I can recall some months back, writing a column on the advent of the Malaccamax container ship. That Goliath of steel, with cell guides and open deck spaces sufficient to carry up to 18,000 containers so efficiently as to make its presence felt in year-end financials, remains to be ordered.

However, in my naivet of this container shipping business, I questioned the feasibility of such a project, and reasoned that the real costs of such a vast floating hulk would financially hurt even the cleverest of shipowners.Based on what I had been told, and on the limited knowledge I have about such things, I made sure everyone knew I didn't believe ships of half that size would be built.

And so, it is with head hung low this week, that I have to admit that when I claimed the 18,000-TEU container ship was a mere myth, I may have been shortsighted. Emphasis on the word 'may.'

That is because this week P&O Nedlloyd, one of the world's most progressive shipping lines, said it could be operating ships up to 10,000-TEU capacity by 2003.

And if that happens, then it could be assumed that the capacity ceiling could conceivably reach the Malaccamax level before long, and the technical know-how of Dutch professor who developed the Malaccamax design may not be so questionable after all.

But like most Brits, I never take things on face value. My ancestors never did, so why should I? Was I really wrong? I'm not so sure. I have that niggling feeling that Robert Woods, who moved into Tim Harris's top role at P&O Nedlloyd headquarters in London some months back, may have been prompted into saying something his technical gurus may find disturbing.

Backed up with record third-quarter financial results this year, the P&O Nedlloyd folks were understandably enthusiastic about the future. The Anglo-Dutch company posted operating profits of $75 million in the three months to Sept. 30, a $59 million improvement on the year-earlier period and a $31 million gain on the second quarter. P&O Nedlloyd is doing well at last. The hard slog is over, and the so-called benefits of their 1997 are finally starting to be realized, thanks to a continuing strong market for container carriers. The company is on track to do what it said it always would do.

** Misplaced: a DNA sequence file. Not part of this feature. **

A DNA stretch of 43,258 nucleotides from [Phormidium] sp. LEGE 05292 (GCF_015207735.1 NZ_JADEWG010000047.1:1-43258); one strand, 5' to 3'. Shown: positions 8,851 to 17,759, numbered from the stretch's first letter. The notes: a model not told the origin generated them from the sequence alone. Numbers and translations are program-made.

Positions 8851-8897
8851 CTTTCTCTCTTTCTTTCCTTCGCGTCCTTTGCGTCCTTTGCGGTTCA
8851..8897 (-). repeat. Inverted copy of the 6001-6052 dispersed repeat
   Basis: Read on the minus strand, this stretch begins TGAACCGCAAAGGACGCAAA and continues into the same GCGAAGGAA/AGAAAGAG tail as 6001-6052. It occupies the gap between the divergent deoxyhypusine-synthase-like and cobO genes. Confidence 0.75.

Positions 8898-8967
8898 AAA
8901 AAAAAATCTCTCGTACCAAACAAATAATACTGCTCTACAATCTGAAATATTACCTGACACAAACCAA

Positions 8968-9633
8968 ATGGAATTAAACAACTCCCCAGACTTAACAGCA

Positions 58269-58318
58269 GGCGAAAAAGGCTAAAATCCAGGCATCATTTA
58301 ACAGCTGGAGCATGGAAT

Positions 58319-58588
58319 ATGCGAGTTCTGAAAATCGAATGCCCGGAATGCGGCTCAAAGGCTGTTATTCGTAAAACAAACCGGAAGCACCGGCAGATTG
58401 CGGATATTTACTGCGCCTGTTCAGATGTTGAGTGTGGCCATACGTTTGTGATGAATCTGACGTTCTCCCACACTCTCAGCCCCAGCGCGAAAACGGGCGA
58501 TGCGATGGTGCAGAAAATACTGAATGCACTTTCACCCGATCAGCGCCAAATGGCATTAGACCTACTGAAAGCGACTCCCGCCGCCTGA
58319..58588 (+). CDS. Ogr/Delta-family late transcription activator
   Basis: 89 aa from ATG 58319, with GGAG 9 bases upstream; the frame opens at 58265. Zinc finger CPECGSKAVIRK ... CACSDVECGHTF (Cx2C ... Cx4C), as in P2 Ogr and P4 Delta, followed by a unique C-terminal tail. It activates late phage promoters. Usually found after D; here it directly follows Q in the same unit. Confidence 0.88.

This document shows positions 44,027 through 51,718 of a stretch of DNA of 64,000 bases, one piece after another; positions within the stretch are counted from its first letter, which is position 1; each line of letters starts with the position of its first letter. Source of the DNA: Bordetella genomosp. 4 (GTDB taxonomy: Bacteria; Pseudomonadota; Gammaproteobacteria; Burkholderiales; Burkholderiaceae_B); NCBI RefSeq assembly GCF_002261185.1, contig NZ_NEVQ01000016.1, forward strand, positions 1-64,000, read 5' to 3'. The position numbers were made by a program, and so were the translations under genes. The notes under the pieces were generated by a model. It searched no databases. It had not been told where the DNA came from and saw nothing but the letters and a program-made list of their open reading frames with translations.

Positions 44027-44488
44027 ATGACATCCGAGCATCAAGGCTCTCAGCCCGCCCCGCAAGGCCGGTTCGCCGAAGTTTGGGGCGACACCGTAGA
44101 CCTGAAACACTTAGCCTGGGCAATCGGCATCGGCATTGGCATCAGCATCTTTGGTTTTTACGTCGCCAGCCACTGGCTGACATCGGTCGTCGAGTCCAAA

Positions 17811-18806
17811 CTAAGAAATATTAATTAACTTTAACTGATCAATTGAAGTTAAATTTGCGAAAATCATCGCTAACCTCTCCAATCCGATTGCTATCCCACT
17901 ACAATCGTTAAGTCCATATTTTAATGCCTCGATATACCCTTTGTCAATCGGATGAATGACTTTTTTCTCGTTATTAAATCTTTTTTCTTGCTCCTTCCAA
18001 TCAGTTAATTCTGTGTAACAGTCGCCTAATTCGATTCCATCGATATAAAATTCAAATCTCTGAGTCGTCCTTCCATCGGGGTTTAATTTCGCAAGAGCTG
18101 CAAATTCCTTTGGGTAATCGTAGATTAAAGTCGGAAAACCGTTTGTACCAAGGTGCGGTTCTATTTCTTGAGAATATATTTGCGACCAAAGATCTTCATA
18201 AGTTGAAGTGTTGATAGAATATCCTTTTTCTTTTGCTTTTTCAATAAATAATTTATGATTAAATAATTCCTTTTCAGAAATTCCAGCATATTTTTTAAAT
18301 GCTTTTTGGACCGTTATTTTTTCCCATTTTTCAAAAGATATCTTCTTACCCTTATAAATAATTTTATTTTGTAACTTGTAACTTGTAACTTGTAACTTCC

But despite all that good news, to say P&O Nedlloyd could be operating ships up to 10,000-TEU capacity by 2003 may be a stretch.

Here's why. The only shipyards capable of building such ships are in Korea, Japan and Denmark. Of course, it is hard to envisage A.P. Moller's Odense Steel shipyard building for the competition, so it really comes down to the Asian yards.

The only shipyard to openly market blueprint plans for ships around the 10,000-TEU size is Samsung Heavy Industries.

Talking to the marketing executives in Korea last week, it was clear while there are some fine designs for ships around 9,800 TEUs from the Koje Shipyard of Samsung, as to the level of interest from shipowners, the official word was, 'Not yet.'

'No, there is nothing concrete at the moment. We've had some interest in our new design, but that's as far as it goes,' said one company official.

Yards in Korea and Japan are currently short of capacity for container ship projects. A series of five 6,200-TEU ships for NYK Line on order at Samsung means any megaship capacity for container vessel is taken up there until mid-2003. Samsung's move into the skyrocketing VLCC tanker sector also ensures that building the occasional prefabricated boxship hull structure in one dock and finishing the building process elsewhere is out of the question.

Of course, one of the amusing things about this life is that we all try to outdo each other. That's what competitiveness is all about. It's a well-known fact that P&O Nedlloyd and Maersk Sealand are competitors, even though they're partners in the multi-million dollar Inttra portal venture. Maersk Sealand has big ships as well, and what one does, the other will do shortly thereafter.

Personally, I cannot believe the 18,000-, 15,000-, 12,000- or even 10,000-TEU container ship will be built in the near future. Sure, steel hulls can be extended to accept more steel boxes. Ports can get bigger cranes, and dredging companies can suck and grab the sands from the seabed to help it all happen.

But, in the end it really comes down to operational costs, that wonderful cost per TEU for operating a steel hull of slot space. In simple terms, I am always open to criticism, and I'm British, so I'm used to it. But if P&O Nedlloyd operates 10,000-TEU ships by 2003, and the Malaccamax becomes reality, I will personally apologize in these columns for my misunderstandings of this industry. But don't hold your breath.

Paul Richardson can be reached at 011-44-208-942-1993 or xdd80@dial.pipex.com. Richardson is the editor of PR News Service, an e-mail news service covering container shipping.